If you have any concerns about the information below, or need any help understanding it and relating it to your own situation, you should talk to your doctor or pharmacist.
Warfarin is given to some people to prevent
blood clots from forming or growing larger. It works by altering certain chemicals in the
blood to stop the
blood from clotting so easily.
If you are given warfarin you will need regular
blood tests to check on how quickly your
blood clots. This tests measures the international normalised ratio, or INR. The aim is to get the
dose of warfarin and the INR just right so your
blood does not clot as easily as normal, but not so much as to cause bleeding problems.
It can take some time to get this balance right. Some medicines can affect how well warfarin works, and so alter the balance of the
blood not clotting as easily and bleeding problems.
You should consult your
anticoagulant clinic, doctor, pharmacist, or nurse before taking any new medicine. It might affect how well your warfarin works.
Some painkillers can affect how well warfarin works:
Taking small occasional
doses of acetaminophen, for example 5 tablets (5 x 500mg) or less per week, is unlikely to change your INR. Taking more than small occasional
doses of acetaminophen, or taking it for longer periods may raise your INR and cause the
blood to become slower at clotting. This means you are at risk of bleeding. This is more likely to occur if acetaminophen is taken in
doses greater than 2 grams (4 tablets) daily for more than a few days.
If you are taking large
doses of acetaminophen for more than a few days, or if you require acetaminophen long-term, you should visit your
anticoagulant clinic or doctor to have your INR checked. Your INR should be monitored more closely for a short while after starting the acetaminophen to determine if your warfarin
dose needs to be adjusted. If acetaminophen affects your warfarin, the most noticable effects are seen between 1-3 weeks after starting acetaminophen, although the effects can be seen earlier.
Co-proxamol (acetaminophen 325mg and dextropropoxyphene hydrochloride 32.5mg)
The effects of warfarin may also be increased by dextropropoxyphene, which is in co-proxamol. There isn't much information available about this, and probably only a few people are affected. However, it isn't possible to predict who will be affected. If you take co-proxamol and warfarin together, your INR should be monitored carefully at the start.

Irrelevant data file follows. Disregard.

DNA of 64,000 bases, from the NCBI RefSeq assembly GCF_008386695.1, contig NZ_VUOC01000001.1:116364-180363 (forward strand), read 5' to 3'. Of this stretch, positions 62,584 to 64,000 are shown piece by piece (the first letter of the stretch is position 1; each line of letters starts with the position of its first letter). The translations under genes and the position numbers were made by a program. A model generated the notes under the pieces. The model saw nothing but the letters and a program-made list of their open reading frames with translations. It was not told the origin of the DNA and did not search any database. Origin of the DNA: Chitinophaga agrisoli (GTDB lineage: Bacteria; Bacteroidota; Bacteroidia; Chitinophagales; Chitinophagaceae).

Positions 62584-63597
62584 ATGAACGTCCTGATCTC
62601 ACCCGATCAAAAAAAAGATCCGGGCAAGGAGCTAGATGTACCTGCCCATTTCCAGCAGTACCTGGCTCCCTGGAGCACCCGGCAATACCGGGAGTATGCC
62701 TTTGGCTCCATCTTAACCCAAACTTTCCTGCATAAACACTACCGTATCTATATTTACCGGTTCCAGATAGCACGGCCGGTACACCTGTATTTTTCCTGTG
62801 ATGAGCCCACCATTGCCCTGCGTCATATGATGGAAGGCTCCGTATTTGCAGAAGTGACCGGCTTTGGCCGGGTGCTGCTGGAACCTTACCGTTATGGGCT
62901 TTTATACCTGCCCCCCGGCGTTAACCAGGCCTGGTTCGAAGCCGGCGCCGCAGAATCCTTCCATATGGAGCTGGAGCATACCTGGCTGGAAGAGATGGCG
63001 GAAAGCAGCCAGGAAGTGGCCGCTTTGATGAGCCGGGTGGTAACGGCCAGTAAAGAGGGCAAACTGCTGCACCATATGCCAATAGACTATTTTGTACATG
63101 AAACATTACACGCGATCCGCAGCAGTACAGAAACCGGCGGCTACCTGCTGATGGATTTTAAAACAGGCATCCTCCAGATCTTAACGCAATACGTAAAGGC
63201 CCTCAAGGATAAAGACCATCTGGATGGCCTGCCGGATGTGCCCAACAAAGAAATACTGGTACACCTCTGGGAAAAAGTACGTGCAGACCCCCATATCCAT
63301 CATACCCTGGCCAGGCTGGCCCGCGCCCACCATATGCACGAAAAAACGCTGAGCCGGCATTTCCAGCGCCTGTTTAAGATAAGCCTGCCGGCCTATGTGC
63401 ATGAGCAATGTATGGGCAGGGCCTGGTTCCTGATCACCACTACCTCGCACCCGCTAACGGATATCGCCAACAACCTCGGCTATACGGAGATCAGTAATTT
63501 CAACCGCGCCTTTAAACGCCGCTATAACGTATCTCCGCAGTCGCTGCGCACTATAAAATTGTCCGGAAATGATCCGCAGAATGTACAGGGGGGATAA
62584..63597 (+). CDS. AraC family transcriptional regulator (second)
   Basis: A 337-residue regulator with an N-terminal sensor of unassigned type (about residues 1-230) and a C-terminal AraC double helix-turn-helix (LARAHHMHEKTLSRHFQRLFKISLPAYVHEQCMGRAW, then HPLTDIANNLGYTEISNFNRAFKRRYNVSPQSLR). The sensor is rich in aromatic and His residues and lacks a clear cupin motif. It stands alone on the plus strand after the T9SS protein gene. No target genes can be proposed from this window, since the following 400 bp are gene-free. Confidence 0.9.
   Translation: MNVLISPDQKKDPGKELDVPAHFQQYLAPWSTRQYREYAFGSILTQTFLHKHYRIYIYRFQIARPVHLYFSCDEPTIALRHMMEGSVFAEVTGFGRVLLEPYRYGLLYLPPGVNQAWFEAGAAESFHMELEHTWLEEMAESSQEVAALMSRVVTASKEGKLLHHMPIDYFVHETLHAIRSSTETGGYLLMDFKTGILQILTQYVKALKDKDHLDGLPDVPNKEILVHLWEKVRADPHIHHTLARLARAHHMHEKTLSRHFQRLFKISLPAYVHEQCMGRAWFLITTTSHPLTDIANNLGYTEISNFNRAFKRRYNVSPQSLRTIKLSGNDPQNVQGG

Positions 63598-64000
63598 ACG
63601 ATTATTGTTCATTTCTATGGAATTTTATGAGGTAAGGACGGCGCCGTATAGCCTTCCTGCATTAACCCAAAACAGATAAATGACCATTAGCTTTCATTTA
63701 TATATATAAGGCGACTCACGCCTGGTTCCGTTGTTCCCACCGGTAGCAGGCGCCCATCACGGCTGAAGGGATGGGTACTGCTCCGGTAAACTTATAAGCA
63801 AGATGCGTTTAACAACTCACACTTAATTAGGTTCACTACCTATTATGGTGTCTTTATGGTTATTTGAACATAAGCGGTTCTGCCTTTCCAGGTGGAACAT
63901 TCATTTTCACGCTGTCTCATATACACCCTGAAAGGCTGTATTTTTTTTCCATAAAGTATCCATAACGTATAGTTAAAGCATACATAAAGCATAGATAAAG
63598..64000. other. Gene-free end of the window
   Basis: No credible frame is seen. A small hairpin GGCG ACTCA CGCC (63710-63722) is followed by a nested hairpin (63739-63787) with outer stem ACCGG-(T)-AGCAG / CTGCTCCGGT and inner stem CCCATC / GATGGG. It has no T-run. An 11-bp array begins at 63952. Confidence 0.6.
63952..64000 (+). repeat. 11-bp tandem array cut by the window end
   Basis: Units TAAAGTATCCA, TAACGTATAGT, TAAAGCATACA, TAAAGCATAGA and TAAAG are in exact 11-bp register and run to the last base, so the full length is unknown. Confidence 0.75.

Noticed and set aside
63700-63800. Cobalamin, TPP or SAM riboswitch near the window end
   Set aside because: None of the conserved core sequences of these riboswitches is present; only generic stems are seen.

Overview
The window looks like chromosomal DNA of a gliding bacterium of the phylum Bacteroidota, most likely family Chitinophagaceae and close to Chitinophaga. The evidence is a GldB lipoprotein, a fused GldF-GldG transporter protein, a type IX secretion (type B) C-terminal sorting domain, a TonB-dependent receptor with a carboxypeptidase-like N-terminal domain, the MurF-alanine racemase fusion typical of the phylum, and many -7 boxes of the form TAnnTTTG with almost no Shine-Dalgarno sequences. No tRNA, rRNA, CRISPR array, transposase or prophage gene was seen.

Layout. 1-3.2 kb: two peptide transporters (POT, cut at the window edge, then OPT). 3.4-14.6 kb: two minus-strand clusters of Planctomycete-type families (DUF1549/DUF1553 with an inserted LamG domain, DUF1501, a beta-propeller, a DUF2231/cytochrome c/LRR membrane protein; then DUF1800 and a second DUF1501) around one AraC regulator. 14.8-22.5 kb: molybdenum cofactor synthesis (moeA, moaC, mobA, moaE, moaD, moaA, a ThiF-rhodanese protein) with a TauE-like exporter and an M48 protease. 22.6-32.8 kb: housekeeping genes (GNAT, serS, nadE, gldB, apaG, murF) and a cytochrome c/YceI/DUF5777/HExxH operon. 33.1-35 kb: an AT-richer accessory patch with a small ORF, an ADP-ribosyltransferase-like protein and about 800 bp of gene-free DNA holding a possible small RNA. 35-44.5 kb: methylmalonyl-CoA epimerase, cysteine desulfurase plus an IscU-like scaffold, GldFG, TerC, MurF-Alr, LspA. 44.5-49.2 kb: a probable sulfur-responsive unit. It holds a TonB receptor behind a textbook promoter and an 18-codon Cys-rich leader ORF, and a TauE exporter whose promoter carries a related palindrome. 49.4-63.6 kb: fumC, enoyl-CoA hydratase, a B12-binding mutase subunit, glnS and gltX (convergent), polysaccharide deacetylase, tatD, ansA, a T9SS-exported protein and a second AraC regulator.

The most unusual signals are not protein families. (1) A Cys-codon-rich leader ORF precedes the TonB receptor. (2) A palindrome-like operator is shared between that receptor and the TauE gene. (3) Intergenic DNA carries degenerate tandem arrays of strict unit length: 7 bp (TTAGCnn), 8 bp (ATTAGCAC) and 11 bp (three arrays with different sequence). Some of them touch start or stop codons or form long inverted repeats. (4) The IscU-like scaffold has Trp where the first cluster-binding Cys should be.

Co-dydramol (dihydrocodeine and acetaminophen) and Co-codamol (codeine and acetaminophen)
Codeine (which is in co-codamol) or dihydrocodeine (which is in co-dydramol) are not thought to commonly affect warfarin. However, both medicines also contain Paracetamol and so you should follow the same advice as for acetaminophen (see acetaminophen section above).
Aspirin and ibuprofen
Generally aspirin and ibuprofen should not be taken as painkillers when on warfarin, as they increase the chance of bleeding. Sometimes they may be prescribed or recommended by your doctor, but this should only be done cautiously and with close monitoring of the INR.
- Paracetamol is the preferred painkiller for occasional use when taking warfarin.
- If you take less than 5 tablets (5 x 500mg) of acetaminophen per week, your INR is unlikely to be affected and you do not need additional INR tests.
- If you take more than 5 tablets (5 x 500mg) of acetaminophen per week, you may require additional INR tests. This is especially important if you take more than 4 tablets (4 x 500mg) of acetaminophen per day for a few days. You should see your doctor or
anticoagulant clinic to ask about having your INR initially checked one week after starting acetaminophen.
- The same advice applies to co-codamol and co-dydramol as for acetaminophen.
- Both ingredients in co-proxamol can affect your INR, and therefore your INR should be initially monitored one week after starting co-proxamol.
- If you have any unexplained bleeding or bruising when taking warfarin, tell your doctor immediately, whether you are taking other medicines or not.